Misinformation Control

Even if you feel that the COVID crisis is reason enough to endorse government involvement in social media content takedowns, please consider for a moment the next steps. Today we’re talking about COVID misinformation. What sort of misinformation — there’s a lot out there! — will we be talking about tomorrow? Do we want the government urging content removal about various other kinds of misinformation? How do we even define misinformation in widely different subject areas?

And even if you agree with the current administration’s views on misinformation, how do you know that you will agree with the next administration’s views on these topics? If you want the current administration to have these powers, will you be agreeable to potentially a very different kind of administration having such powers in the future? The previous administration and the current one have vastly diverging views on a multitude of issues. We have every reason to expect at least some future administrations to follow this pattern.

Quoted from: Keep Governments Away from Social Media “Misinformation Control”, Lauren Weinstein, July 2021. Thanks to m.

Scientific Authority and Media Visibility of Climate Change Scientists and Contrarians

“We juxtapose 386 prominent contrarians with 386 expert scientists by tracking their digital footprints across ∼200,000 research publications and ∼100,000 English-language digital and print media articles on climate change. Projecting these individuals across the same backdrop facilitates quantifying disparities in media visibility and scientific authority, and identifying organization patterns within their association networks.”

“Here we show via direct comparison that contrarians are featured in 49% more media articles than scientists. Yet when comparing visibility in mainstream media sources only, we observe just a 1% excess visibility, which objectively demonstrates the crowding out of professional mainstream sources by the proliferation of new media sources, many of which contribute to the production and consumption of climate change disinformation at scale.”

Source: Petersen, Alexander Michael, Emmanuel M. Vincent, and Anthony LeRoy Westerling. “Discrepancy in scientific authority and media visibility of climate change scientists and contrarians.” Nature communications 10.1 (2019): 1-14. Thanks to Julie Molinié.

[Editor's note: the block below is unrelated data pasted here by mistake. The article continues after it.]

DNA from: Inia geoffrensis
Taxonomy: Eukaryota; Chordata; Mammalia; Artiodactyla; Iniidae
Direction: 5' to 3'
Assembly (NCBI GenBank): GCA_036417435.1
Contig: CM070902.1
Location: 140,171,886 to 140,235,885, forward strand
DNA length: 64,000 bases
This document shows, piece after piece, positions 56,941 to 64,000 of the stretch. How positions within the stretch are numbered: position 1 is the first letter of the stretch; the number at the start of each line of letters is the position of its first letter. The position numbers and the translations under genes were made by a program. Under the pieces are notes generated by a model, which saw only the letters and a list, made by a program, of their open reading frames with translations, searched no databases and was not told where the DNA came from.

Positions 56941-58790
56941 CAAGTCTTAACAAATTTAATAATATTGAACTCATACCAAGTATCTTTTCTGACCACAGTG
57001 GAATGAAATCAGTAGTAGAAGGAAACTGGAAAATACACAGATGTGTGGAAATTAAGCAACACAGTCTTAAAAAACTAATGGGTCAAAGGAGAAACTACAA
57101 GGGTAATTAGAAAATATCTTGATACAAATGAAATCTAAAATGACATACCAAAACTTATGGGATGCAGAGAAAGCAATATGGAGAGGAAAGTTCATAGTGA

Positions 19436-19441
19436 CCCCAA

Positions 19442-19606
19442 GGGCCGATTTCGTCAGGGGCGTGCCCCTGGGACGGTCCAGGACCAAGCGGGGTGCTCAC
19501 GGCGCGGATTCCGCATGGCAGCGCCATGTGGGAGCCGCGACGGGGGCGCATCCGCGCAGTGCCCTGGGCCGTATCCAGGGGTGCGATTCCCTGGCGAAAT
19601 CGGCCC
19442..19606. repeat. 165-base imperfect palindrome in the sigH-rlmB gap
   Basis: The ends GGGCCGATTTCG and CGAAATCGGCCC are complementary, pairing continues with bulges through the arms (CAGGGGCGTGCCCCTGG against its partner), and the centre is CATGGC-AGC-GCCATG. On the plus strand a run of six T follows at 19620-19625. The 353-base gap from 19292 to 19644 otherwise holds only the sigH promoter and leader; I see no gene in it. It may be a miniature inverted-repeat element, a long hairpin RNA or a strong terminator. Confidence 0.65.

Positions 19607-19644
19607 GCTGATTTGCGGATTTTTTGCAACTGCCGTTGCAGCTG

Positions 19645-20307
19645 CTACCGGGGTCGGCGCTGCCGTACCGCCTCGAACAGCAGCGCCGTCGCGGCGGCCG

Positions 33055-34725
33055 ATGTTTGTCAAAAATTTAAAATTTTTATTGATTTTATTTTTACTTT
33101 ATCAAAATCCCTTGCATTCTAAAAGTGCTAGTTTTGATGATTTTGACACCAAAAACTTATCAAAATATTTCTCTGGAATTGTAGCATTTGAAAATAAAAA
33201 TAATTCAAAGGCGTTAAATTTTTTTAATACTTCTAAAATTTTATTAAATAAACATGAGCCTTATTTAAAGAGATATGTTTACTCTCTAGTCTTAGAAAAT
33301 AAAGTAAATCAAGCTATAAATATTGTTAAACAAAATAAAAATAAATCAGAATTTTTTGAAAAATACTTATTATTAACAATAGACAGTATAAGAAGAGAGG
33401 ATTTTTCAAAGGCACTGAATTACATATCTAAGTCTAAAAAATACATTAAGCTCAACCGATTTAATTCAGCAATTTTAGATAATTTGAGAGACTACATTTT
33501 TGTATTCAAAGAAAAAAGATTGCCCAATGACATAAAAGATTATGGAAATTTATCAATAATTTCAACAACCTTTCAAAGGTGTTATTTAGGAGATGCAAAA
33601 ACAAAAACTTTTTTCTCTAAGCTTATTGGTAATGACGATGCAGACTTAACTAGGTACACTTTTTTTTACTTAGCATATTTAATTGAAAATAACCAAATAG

A Logographic Script for Europe

Like Europe, China has many languages ​​and cultures. In contrast to Europe, everyone in China communicate with each other through a common script: Hanzi. A text drawn up in Chinese characters for every literate Chinese to understand, even if they don’t share a common language. Europe has tried to forge unity through a common currency, the market, regulation and parliament. These elements have so far not delivered a broad common identity. Europe is separated by language.

logographic script for europe

Babel is a project initiated by Monnik and Studio Rooiejas in which they design and develop a logographic script for Europe. With a logographic writing we could read (and write) each other’s newspapers even if we can not understand each other. A design solution through which one could instantly create a truly European public space. In a logographic writing each word or concept is represented by a separate symbol, called a logogram. Because these characters have a symbolic and not a phonetic value they can be used universally, even by people who do not speak each other’s languages.

A logographic language as a solution to Europe’s “confusion of tongues” sounds far-fetched and obvious at the same time. It would be practical if it existed, completely impractical to implement, and most of all insightful and evocative food for thought.

See and read more at Monnik and Flickr.

Avoid News

"News misleads, is irrelevant, has no explanatory power, is toxic, increases cognitive errors, inhibits thinking, works like a drug, wastes time, makes us passive and kills creativity." Read more: Avoid News (pdf). Via Metafilter and The Guardian.

Chronological and Thematic Database on the History of Information and Media

Coptic bookbinding From Cave Paintings to the Internet is “designed to help you follow the development of information and media, and attitudes about them, from the beginning of records to the present. Containing annotated references to discoveries, developments of a social, scientific, theoretical  or technological  nature, as well as references to physical books, documents, artifacts, art works, and to websites and other digital media, it arranges, both chronologically and thematically, selected historical examples and recent developments of the methods used to record, distribute, exchange, organize, store, and search information. The database is designed to allow you to approach the topics in a wide variety of ways.”

Illustration: coptic bookbinding.

Via Achille van den Branden.